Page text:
Uber as an Ambulance Alternative: Is it Safe?
You may think that calling a ride-share service such as Uber instead of an ambulance is foolhardy. When you are sick or injured, shouldn’t you call instead for an ambulance that is staffed with experienced emergency drivers and paramedics? You may be surprised to learn that calling an Uber may be the wiser choice in some medical situations. While that may seem counter-intuitive, the reality is that ambulance rides are not a practical choice for many Americans. Sometimes an Uber is the answer.
For those with insurance, the cost of a medically necessary ambulance ride can be as low as a $15 – $100 copay. However, some ambulance companies may not have a contract with your insurance company, so they will bill you any remaining balance between what they charge and what your insurance company will pay. This bill may arrive weeks or even months later and be for hundreds of dollars.
You should be clear on what your health insurance covers before an ambulance situation arises. Find out now what your policy covers. Does it only pay for an ambulance in true emergencies? How high will your copay and co-insurance payments be? What ambulance companies contract with your insurance? When you know these answers, you will have an easier time making a decision about whom to call for a ride.
If you do not have insurance, an ambulance ride may cost over $1000, even if you are only traveling a few miles. In contrast, an Uber ride will usually cost you only a dollar or two per mile. When it comes to cost considerations, taking a ride share to the hospital makes sense.
When you call an ambulance, you have the expectation that it will arrive promptly, usually in a few minutes at most. Sadly, the nationwide statistics show otherwise. The average response time for an ambulance is 15 minutes and 19.2 seconds. The average response time for an Uber is only 5 minutes.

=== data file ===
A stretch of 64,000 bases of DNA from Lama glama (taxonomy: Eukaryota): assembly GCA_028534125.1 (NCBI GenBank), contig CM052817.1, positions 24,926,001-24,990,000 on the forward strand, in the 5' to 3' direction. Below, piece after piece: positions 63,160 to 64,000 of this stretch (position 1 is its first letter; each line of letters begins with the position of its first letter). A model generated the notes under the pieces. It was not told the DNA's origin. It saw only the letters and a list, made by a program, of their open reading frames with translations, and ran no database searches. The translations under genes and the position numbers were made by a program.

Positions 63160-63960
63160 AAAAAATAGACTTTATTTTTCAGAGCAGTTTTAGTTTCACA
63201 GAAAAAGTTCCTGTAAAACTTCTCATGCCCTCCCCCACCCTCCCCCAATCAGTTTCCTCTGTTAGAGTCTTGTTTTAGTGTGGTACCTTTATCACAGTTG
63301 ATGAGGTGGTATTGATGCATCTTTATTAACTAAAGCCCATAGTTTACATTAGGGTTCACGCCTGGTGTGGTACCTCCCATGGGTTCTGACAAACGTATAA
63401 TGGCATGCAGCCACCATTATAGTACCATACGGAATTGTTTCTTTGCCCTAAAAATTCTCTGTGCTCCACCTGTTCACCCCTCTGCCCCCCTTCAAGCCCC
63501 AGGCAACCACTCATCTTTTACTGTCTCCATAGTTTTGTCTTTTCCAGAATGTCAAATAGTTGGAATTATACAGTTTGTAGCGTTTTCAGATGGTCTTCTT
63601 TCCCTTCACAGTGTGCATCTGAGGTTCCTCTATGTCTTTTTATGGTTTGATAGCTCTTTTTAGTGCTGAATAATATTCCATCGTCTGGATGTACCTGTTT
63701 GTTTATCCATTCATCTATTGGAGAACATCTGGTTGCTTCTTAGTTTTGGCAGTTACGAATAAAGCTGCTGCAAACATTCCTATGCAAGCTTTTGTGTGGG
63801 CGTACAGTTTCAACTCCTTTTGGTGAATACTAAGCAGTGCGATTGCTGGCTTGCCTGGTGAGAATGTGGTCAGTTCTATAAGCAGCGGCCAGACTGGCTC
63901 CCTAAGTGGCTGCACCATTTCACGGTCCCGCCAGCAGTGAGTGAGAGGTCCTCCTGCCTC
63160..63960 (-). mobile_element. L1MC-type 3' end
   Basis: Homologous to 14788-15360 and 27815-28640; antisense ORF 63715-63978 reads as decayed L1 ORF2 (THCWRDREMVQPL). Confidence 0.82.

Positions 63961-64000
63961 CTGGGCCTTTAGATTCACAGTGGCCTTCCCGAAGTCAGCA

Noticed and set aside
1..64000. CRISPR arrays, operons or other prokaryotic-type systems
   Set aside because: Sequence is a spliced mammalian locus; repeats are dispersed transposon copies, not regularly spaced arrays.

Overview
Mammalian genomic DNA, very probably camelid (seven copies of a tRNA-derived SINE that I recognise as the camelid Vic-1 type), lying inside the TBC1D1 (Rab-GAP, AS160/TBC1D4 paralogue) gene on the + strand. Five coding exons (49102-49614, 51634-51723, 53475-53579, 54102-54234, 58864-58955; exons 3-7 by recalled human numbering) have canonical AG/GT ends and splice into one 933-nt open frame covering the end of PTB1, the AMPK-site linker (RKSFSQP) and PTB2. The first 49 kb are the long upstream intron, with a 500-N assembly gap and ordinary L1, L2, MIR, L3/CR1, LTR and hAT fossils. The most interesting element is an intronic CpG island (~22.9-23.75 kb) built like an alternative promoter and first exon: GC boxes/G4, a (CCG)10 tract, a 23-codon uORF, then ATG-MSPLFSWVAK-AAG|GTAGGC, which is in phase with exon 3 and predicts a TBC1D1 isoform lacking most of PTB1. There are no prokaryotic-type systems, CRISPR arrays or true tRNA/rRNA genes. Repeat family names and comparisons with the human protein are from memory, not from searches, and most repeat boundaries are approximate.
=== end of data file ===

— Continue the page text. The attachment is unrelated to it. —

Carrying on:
Of course, these times vary depending on where you are, and Uber isn’t an option for some people in rural areas. Some states, such as Illinois, have a response time nearly as low as an Uber’s. However, in some large cities, your Uber may well arrive and have you at the hospital before the ambulance pulls up to your driveway.
No matter what the cost, a true emergency situation usually requires an ambulance. A gunshot victim, for instance, needs the expert medical care that the ambulance crew can provide. If someone is unconscious or has taken a severe fall, an ambulance ride is the only safe option.
Many people take an ambulance when the situation is not an emergency. Many trips to the ER are necessary but not in response to a life-threatening condition. You might suddenly have a severe gall bladder attack or be afflicted with kidney stones. Some patients do not have anyone to drive them to the hospital, and they certainly cannot drive themselves. In those type of situations, calling an Uber makes financial and medical sense.
Many women in labor can safely take an Uber to the hospital, much as they have taken taxis in the past. Most births are not emergency situations. If a woman is experiencing bleeding or other unusual symptoms during labor, they should call an ambulance.
Some Uber drivers may not be comfortable with transporting sick people to the hospital. They may worry about your health as well as their own liability in the situation. Even those drivers who have no issue with transporting non-emergency patients will probably draw the line at serious illness and injury. Understandably, many drivers won’t willingly transport anyone who is bleeding or vomiting as these patients can be a risk to their own health as well as to the condition of their vehicles. Others will happily drive anyone who is able to get in and out of their vehicle on their own.
To avoid problems with an Uber driver, explain your situation upfront and let them decide based on the facts. The driver may not balk at your pinched nerve or broken ankle.
Your doctor should be able to tell you when an ambulance is necessary. The next time you have an appointment, take a few minutes to discuss the issue with them. They can give you advice while taking your particular medical needs into consideration. If you do call an ambulance for a non-emergency situation, ask about your cost before they send the vehicle. Obviously, if you have a life-threatening injury, you can’t afford to chat about your financial obligations. In less pressing medical situations, ask so you will not be surprised later by a huge bill.
So the answer to “Is an Uber a safe ambulance alternative?” is “Sometimes.” If you need a non-emergency ride to the hospital and don’t have a friend to take you, call an Uber. Most drivers won’t hesitate to transport you as long as you are not bleeding everywhere. In most emergency situations, you should call an ambulance. It may take longer to arrive, but expert medical help and equipment will be on board. Those factors can save your life.